How to Build Internet Presence and Boost Print Products

Rick Babson, online business editor for the Kansas City Star and other panelists at a recent Kansas City ASBPE chapter event offered several specific suggestions for building Web content that will draw attention to your existing print publications.

Here is one of the ideas: Offer digital replicas of your print publications. "Weekly magazines are victims of the post office," one panelist said, adding that international readers will appreciate receiving the digital version in a timely manner. Plus, you can track how it is read. Find a vendor that helps with digital replicas.

Read all of the suggestions on KC ASBPE's Blog.

Call for Judges: 2007 Azbees

Aug. 31 is deadline to apply to be a judge.

Want the inside scoop on how to win an Azbee Award? Be a judge.

ASBPE is looking for people who are interested in judging the 28th annual Azbees. We’re seeking qualified judges in all categories—editorial, design, web, and newsletter.

Click HERE for the criteria that judges must meet.

Click HERE for the form that you must fill out and send ASBPE.

Trade journalists as investigative reporters?

Book examines major government and industry changes driven by tough reporting in the business-to-business and association press

John Gannon in 2001 was just getting familiar with his new beat covering the chemical industry when he stumbled on an alarming fact: one-third of the first six chemical accidents investigated by a little-known federal body, the Chemical Safety and Hazard Investigation Board, involved faulty chemical data sheets. Chemical manufacturers are required by law to fill out these sheets—instructions on how to handle industrial chemicals safely—but the Board’s findings suggested the federal government was exercising little oversight over how the companies complied with the law. The results were headline-making accidents like the explosion at the Morton International plant in Paterson, N.J., in 1998 and the 2001 Bethlehem Steel Mill fire in Chesterson, Ind. Intrigued, Gannon dug into the matter and wrote about his findings in a hard-hitting piece in the Daily Report for Executives, published by the Washington, D.C.-based Bureau of National Affairs. The piece caught the eye of a leading national industrial safety advocate and, within months, the U.S. Occupational Safety and Health Administration had developed a plan for improving the accuracy of the sheets.

“By rolling up his sleeves and pushing OSHA for answers to his questions, Gannon demonstrated how effective the business-to-business press can be in driving concrete change in government and industry,” says Robert Freedman, co-editor of a book on business-to-business journalism released in June that details stories like Gannon’s. Freedman is immediate past president of the American Society of Business Publication Editors (ASBPE), a professional association of trade journalists.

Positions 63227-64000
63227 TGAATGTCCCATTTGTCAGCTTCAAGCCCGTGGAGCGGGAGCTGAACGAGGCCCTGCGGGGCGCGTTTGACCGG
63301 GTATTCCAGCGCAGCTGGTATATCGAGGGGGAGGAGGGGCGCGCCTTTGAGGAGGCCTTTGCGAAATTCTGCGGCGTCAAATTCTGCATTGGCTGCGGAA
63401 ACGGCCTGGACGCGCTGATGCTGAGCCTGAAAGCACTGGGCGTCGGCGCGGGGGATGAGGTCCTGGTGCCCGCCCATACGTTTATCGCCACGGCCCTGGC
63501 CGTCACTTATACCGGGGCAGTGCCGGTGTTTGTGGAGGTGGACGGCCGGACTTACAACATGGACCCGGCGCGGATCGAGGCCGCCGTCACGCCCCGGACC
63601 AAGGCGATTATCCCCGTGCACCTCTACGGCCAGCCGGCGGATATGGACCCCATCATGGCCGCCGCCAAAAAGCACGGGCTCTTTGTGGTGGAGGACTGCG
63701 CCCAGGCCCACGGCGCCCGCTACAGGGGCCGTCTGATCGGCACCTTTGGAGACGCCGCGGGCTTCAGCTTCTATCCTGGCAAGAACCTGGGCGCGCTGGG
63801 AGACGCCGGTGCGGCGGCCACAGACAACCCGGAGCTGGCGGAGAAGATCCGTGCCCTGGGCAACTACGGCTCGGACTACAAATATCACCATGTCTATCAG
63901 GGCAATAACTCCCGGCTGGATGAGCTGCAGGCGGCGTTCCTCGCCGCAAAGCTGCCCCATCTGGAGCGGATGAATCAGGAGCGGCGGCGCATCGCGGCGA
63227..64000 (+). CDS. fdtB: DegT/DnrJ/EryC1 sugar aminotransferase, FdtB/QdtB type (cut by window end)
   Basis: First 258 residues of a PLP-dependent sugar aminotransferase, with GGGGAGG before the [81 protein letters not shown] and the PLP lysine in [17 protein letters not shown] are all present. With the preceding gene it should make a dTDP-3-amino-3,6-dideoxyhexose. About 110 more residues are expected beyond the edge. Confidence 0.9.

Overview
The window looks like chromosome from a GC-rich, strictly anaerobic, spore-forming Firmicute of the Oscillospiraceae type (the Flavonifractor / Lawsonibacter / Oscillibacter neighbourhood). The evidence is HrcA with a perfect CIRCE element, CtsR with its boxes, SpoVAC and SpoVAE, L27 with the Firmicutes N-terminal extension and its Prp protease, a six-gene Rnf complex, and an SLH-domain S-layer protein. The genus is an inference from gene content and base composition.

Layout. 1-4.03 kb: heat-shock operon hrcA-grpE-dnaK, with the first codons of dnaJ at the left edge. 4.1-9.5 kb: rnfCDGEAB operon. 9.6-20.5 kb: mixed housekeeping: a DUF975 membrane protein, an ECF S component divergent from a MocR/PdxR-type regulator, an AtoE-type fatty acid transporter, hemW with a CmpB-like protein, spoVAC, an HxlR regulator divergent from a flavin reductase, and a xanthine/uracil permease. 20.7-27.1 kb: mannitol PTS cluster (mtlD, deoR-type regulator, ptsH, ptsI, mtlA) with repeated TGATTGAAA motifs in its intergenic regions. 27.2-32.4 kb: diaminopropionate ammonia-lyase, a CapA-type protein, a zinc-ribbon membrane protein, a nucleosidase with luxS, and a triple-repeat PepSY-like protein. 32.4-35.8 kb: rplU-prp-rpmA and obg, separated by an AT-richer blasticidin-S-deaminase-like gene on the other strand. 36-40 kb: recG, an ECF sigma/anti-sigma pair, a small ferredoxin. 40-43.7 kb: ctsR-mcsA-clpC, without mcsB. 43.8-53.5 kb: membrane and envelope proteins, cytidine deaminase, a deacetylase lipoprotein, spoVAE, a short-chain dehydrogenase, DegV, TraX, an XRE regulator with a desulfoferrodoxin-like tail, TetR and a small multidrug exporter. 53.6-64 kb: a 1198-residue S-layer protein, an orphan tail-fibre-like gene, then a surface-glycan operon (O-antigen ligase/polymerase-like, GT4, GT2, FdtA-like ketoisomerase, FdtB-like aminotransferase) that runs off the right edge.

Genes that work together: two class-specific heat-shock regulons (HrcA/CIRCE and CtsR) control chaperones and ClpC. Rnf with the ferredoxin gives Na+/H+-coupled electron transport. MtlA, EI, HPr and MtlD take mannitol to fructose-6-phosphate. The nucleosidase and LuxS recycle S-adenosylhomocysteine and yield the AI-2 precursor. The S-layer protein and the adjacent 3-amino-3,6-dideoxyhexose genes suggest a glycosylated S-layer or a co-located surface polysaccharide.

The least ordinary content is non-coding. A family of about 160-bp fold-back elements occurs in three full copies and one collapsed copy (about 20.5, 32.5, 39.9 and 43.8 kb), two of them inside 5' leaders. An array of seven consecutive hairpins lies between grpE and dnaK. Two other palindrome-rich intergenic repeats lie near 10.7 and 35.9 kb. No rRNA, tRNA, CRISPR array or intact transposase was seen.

Journalism That Matters: How Business-to-Business Editors Change the Industries They Cover (Marion Street Press, Oak Park, Ill.: ISBN: 1933338083) looks at 17 stories of change-making journalism by trade and association publication editors. Among them:

* How the U.S. Department of Defense came clean on weaknesses in its computer network after a report by Federal Computer Week.

* How federal agencies stepped up their verification of job applicants after Government Computer News uncovered egregious resume padding by a top U.S. Department of Homeland Security IT official.

* How London-based Legal Business shook up the tradition-bound U.K. judicial system by exposing broad discontent among lawyers with one of the country’s most important courts.

“We selected stories from a wide range of business-to-business and association publications to showcase the power of trade journalism,” says Steven Roll, co-editor of the book and president of the Washington, D.C., chapter of ASBPE. “We include pieces from traditional trade magazines and tabloids, newsletters, association publications, peer-reviewed association journals, and publications that sit in the nexus between trade and the consumer publications, like PC World.”

The book is designed as a compilation of best practices for professional editors, but it’s also a window into the world of business reporting for journalism students. “It may wake up some journalism professors to inspire young students to join the trade press,” Don Ranly, professor emeritus, Missouri School of Journalism, says in the book’s foreword.

The book is set to make waves. Its case studies are by editors who are members of, or have had their work recognized by, ASBPE, which in early 2005 spearheaded a panel discussion with the Society of Professional Journalists and the Society of National Association Publications at the National Press Club to look at the ways interest groups blur the lines between advocacy and journalism. The panel, which was broadcast on C-SPAN-2, took aim at the inadequate disclosure of publication ownership by some interest groups.

Some of the book case studies are also by editors who have had their work recognized by Trade Association and Business Publications International, which hosts an international awards program for trade journalists.

“We’re showing that trade journalism is journalism that matters,” says Freedman. “Trade editors are changing the face of the industries they cover by running stories that shake up the status quo and lead to innovation.”

“The book also shows the dynamic role trade publications play as the forums through which industry leaders debate issues and drive change,” says Roll. “The book makes clear that editors who know how to shape these forums create an environment that attracts the kind of issue exploration that leads to change.”

The book is currently available for sale at: